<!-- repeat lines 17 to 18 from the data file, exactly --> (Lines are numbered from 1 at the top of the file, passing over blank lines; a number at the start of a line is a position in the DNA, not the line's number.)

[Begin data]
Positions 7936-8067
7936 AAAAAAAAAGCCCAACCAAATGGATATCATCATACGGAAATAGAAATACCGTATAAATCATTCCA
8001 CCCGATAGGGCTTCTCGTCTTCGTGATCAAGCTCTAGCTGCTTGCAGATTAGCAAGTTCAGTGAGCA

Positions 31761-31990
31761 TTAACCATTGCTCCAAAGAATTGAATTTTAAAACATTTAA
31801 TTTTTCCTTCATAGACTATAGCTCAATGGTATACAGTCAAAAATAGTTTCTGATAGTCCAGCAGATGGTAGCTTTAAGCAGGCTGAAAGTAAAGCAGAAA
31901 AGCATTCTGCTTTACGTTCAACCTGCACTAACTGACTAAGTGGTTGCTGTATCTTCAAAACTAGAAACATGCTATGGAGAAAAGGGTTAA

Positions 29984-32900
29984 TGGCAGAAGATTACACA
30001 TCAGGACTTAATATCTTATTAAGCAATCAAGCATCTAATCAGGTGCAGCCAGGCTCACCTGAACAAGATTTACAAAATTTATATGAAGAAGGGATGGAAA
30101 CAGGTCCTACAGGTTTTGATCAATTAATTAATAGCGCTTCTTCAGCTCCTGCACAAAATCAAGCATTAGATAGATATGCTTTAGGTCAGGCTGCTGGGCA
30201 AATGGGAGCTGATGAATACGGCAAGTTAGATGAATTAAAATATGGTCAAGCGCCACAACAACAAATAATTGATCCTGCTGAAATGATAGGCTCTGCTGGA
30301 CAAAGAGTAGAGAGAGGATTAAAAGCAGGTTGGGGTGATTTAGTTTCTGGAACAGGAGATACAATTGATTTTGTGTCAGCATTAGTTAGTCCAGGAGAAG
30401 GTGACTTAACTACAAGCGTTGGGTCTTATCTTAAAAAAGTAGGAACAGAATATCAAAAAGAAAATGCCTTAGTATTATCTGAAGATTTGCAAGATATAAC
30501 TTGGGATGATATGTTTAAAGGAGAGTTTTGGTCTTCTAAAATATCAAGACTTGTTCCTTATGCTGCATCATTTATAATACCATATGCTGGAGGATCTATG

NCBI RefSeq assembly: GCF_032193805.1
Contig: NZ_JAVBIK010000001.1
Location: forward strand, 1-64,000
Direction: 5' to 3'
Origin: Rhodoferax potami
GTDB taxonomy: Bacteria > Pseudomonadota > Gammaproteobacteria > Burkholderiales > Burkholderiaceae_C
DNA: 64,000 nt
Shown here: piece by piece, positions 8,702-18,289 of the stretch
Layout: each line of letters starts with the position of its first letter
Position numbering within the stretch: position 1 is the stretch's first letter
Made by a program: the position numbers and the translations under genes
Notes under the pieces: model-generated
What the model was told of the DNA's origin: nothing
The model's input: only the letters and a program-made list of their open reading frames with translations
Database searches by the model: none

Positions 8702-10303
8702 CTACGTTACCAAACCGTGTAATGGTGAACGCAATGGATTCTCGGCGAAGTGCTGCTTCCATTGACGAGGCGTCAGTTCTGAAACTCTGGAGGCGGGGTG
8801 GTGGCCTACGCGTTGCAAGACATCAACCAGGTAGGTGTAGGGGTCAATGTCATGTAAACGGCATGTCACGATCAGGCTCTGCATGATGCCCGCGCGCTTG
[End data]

Contig: NZ_JAVBIK010000001.1
Location: forward strand, 1-64,000